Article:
Evan Thomas

Raid and Reunion

'What's Happening?' As Last-Minute Talks Failed, Agents Smashed Through The Door, Seized Elián And Took Him To His Father. The Final Hours, A Terrifying Dawn In Little Havana - And What's Next

The End Of Innocence

It was way past a 6-year-old boy's normal bedtime, but for Elián González, nothing is normal. Deep into the night, sometime between 11 p.m. on Wednesday and 1:30 a.m.

The Elian Endgame

What does Elian Gonzalez make of all this? About once a day, the 6-year-old boy is trotted out before the cameramen who sit outside his house all day in beach chairs.

Senator Hothead

Of the 55 republicans in the U.S. Senate, only four support John McCain for president. Most of the rest--39 in all, with two more signing on last week--back George W.

The Woman By His Side

From middle distance, Cindy McCain seems shy, a little fragile, a suburban matron with a rich father and a degree from USC--"the University of Spoiled Children," her husband likes to tease.

The Future Of Terror

In many countries, when police want to clear the streets of any dangerous characters, they "round up the usual suspects" and put them in jail. In the United States, the FBI engages in a more discreet practice known as knock-and-talk.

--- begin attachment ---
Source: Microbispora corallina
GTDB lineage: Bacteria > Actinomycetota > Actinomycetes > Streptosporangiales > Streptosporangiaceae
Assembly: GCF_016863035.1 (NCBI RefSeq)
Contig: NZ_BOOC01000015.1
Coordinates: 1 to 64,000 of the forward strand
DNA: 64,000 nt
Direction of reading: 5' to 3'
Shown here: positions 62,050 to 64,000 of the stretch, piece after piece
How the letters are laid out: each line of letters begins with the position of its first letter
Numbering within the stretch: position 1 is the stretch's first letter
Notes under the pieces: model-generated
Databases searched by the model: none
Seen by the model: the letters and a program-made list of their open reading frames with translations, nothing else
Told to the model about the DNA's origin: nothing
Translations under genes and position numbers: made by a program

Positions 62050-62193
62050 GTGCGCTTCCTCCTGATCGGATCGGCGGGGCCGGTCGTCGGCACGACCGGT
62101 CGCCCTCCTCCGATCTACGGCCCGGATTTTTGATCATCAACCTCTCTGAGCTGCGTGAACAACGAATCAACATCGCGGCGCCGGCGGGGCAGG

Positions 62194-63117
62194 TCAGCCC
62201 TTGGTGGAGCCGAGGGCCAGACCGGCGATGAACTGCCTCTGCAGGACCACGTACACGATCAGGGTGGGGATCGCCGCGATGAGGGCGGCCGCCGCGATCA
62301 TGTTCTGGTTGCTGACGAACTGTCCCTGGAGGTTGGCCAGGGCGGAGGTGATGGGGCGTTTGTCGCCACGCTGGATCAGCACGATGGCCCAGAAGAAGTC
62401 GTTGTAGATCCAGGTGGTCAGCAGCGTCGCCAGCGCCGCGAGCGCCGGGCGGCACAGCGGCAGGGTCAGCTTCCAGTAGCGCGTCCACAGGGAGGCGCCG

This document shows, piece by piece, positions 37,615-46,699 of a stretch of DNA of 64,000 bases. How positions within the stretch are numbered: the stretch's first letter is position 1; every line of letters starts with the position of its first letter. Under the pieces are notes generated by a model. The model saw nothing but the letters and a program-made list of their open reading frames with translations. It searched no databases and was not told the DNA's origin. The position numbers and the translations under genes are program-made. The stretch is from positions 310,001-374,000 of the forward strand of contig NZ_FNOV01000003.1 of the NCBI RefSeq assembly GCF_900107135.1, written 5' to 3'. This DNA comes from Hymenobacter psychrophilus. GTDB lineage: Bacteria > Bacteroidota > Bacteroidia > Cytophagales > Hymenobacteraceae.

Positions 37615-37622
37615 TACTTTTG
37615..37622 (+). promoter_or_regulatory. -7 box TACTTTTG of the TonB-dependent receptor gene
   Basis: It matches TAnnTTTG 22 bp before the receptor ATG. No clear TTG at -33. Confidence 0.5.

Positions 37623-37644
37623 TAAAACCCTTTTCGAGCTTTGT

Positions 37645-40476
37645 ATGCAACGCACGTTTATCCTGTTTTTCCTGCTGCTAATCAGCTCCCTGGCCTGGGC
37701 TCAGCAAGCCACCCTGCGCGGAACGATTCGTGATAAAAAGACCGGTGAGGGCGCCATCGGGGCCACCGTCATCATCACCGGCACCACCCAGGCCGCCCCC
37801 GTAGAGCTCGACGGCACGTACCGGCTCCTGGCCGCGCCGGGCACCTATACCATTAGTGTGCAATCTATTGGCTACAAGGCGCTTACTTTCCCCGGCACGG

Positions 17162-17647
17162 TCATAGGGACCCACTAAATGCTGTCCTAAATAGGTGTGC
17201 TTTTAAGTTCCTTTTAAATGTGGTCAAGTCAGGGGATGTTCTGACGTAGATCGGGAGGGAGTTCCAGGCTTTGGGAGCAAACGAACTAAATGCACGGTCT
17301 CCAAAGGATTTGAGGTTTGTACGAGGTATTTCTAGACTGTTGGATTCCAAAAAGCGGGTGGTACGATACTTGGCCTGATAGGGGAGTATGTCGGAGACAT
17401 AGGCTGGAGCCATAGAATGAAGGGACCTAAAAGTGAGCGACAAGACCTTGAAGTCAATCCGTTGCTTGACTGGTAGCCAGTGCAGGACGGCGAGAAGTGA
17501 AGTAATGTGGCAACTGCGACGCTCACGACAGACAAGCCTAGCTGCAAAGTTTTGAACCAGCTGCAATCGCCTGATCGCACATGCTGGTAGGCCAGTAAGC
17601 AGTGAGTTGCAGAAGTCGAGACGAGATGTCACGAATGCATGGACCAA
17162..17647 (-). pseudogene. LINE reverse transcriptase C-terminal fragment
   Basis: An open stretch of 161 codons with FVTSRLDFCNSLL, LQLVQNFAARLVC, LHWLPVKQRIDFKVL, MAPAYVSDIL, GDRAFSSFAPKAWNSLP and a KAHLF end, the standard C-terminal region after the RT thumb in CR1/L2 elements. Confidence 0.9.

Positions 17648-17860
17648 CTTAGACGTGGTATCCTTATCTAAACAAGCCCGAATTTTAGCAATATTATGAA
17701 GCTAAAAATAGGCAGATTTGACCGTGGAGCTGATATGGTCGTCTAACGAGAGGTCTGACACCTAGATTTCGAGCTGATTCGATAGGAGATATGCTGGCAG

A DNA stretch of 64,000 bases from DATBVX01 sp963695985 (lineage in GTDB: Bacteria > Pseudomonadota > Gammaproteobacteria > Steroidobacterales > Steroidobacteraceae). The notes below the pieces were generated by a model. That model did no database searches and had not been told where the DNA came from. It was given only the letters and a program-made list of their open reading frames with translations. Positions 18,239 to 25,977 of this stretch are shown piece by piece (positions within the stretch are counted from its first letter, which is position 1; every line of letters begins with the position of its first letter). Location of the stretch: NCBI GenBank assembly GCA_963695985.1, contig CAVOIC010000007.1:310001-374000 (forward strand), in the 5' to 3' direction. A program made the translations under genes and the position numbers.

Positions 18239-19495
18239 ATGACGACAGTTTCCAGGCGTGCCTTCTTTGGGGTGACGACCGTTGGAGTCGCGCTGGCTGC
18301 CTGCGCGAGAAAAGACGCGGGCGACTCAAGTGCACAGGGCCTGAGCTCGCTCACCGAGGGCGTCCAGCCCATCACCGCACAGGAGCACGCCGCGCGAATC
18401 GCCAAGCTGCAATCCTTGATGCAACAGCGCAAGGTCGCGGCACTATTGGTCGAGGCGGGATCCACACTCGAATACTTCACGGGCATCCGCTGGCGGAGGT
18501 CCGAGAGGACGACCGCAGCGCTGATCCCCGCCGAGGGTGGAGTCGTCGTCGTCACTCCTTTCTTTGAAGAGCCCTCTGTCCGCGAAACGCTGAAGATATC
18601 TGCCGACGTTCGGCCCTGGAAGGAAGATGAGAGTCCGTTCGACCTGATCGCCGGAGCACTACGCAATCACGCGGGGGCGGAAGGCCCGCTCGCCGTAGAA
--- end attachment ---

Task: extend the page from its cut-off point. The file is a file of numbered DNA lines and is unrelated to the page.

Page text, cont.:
Hard Of Hearing

In the 1998 movie "Enemy of the State," rogue operators from the supersecret National Security Agency (NSA; sometimes known as No Such Agency) assassinate a U.S. congressman who's trying to limit the NSA's electronic spooks' ability to listen in on ordinary Americans.

A Question Of Privacy

Technology is a two-edged sword. Rarely is this as clear as it is in the realm of health care. Technology allows doctors to test their patients for genetic defects--and then to turn around and spread the results throughout the world via the Internet.

The Burdens Of An Insider

James (Scotty) Reston, The New York Times's top Washington reporter from the 1940s through the '70s, personified a certain kind of journalist. He was a true insider, the sort of figure who referred to Washington as "this town" and picked up story tips in the lobby of the Metropolitan Club.

Trouble To The Right

It looked, for a moment, like a perfect opportunity for George W. Bush. Pat Buchanan, the pugnacious conservative, had suggested in a new book that the United States could have avoided fighting Nazi Germany in World War II.

The Path Of An Imperfect Storm

The more beautiful the eye of a hurricane, the more dangerous the storm. So when hurricane hunter Gerry McKim punched his plane through the seamless eight-mile-high wall of Hurricane Floyd on Saturday, Sept. 11, he instantly began worrying for the safety of his family back in Florida. "The eye wall was spectacular," said McKim. "It was perfectly round, and the storm walls were thick and muscular.

The Last Of His Kind

He had commanded the most savage war-fighting fleet ever assembled and vanquished the enemy. But now, on the eve of Japan's surrender, Adm. John McCain sat in his cabin, feeling sad and low. "I'm lost," he told one of his aides. "I don't know what to do.

Jfk Jr.'S Final Journey

Inside the church, the grief was real. Sen. Edward Kennedy's voice caught as he read his lovely eulogy, and when he was done, Caroline Kennedy Schlossberg stood up and hugged him.